Hatcher Pass Avalanche Center

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Fri, November 10th, 2023 - 7:00AM
Sat, November 11th, 2023 - 7:00AM
HPAC Staff
Conditions Summary

We are off to an avalanchy start to the season!

Numerous large natural avalanches capable of injuring and/or burying people occurred during or just after the 11/8/23 storm.

Dangerous avalanche conditions exist at the mid to upper elavations. Careful snowpack evaluation, cautious route-finding, and conservative decision-making are essential when traveling in avalanche terrain, especially at the mid and upper elevations.

Please review the most recent observation made today which provides a good representation of the current situation.

Regular and detailed avalanche forecasts will begin next week.

Avalanche Problem 1
  • Persistent Slabs
    Persistent Slabs
Persistent Slabs
Persistent Slab avalanches are the release of a cohesive layer of snow (a slab) in the middle to upper snowpack, when the bond to an underlying persistent weak layer breaks. Persistent layers include: surface hoar, depth hoar, near-surface facets, or faceted snow. Persistent weak layers can continue to produce avalanches for days, weeks or even months, making them especially dangerous and tricky. As additional snow and wind events build a thicker slab on top of the persistent weak layer, this avalanche problem may develop into a Deep Persistent Slab.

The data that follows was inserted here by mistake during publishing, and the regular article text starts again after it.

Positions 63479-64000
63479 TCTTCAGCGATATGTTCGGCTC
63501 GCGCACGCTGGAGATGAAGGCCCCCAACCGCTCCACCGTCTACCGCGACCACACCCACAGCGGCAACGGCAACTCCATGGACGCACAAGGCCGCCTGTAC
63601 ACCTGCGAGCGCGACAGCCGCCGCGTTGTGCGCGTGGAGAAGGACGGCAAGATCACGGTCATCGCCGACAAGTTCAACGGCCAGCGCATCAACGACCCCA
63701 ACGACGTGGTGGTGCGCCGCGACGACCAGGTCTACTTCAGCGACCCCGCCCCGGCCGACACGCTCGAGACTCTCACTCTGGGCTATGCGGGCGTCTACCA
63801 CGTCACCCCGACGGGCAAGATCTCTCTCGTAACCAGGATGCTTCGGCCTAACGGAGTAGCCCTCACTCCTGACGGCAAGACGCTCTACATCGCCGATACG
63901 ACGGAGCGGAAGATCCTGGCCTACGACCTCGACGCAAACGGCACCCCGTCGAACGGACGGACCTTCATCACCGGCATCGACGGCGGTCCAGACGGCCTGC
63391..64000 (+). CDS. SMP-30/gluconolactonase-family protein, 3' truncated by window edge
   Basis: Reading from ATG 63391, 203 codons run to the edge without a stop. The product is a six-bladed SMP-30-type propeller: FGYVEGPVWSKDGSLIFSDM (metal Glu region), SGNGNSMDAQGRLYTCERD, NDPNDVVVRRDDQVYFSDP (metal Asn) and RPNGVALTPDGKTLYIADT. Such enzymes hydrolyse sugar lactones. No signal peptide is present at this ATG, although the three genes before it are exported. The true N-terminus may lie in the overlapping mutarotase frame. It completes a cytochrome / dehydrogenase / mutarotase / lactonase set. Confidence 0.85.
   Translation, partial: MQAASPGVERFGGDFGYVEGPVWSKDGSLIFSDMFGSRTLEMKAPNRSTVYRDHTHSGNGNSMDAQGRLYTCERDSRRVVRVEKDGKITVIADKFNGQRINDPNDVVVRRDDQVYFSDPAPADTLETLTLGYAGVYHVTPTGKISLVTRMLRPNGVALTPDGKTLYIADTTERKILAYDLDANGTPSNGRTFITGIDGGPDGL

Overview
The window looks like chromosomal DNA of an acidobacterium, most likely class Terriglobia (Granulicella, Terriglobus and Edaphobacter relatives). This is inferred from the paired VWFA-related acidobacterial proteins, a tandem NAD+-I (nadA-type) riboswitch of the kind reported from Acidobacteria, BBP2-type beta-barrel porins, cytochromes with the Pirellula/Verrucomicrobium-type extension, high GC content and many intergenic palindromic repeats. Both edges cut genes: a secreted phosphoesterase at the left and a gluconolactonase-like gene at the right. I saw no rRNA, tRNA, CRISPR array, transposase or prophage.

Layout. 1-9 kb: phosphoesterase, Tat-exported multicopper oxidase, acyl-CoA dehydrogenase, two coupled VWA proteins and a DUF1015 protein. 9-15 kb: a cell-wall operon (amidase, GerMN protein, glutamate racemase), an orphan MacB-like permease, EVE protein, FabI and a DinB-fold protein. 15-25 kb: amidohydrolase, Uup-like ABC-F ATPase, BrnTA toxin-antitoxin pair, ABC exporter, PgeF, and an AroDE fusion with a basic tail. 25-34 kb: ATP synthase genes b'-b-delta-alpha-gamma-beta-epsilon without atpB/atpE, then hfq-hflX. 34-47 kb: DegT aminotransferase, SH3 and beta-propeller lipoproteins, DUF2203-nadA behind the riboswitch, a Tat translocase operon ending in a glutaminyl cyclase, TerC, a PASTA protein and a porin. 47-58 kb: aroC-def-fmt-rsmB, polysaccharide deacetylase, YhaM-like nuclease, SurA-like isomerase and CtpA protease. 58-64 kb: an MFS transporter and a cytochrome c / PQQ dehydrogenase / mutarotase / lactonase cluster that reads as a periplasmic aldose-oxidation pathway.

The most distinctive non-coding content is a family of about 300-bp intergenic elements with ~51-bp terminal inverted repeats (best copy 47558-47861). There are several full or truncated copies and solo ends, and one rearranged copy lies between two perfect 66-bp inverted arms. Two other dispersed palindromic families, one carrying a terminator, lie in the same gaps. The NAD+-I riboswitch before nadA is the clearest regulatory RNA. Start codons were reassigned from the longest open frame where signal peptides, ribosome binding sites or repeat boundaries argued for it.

More info at Avalanche.org

A persistent weak layer problem will persist and continue to be problematic for backcountry travelers.

Numerous red flags for dangerous avalanche conditions were present today:

-Recent natural avalanches

-Whumphing and remotely triggered avalanches were reported today.

-Remotely triggered avalanches

-Poor structure exists. Weak early season snow near the base of the snowpack was identified.

-Propagation present in instability testing

-Recent rapid loading resulting in avalanche activity

The 11/8/23 storm brought 6-8″ of new snow at the upper elevations. Early season snow at the base of the snowpack is weak and failed with new snow and wind loading. We expect this weak layer to persist and continue to pose a problem to backcountry users.

Below is a picture taken today of the Northern face of peak 4068.

Fri, November 10th, 2023

NWS AVG Forecast here.

NWS point forecast here.

Marmot Weather Station here.

Independence Mine Snotel here.

Frostbite Bottom Snotel here.

State Parks Snow Report and Motorized Access information here.

XC trail grooming report for Mat-Su, Anchorage, and Kenai here.

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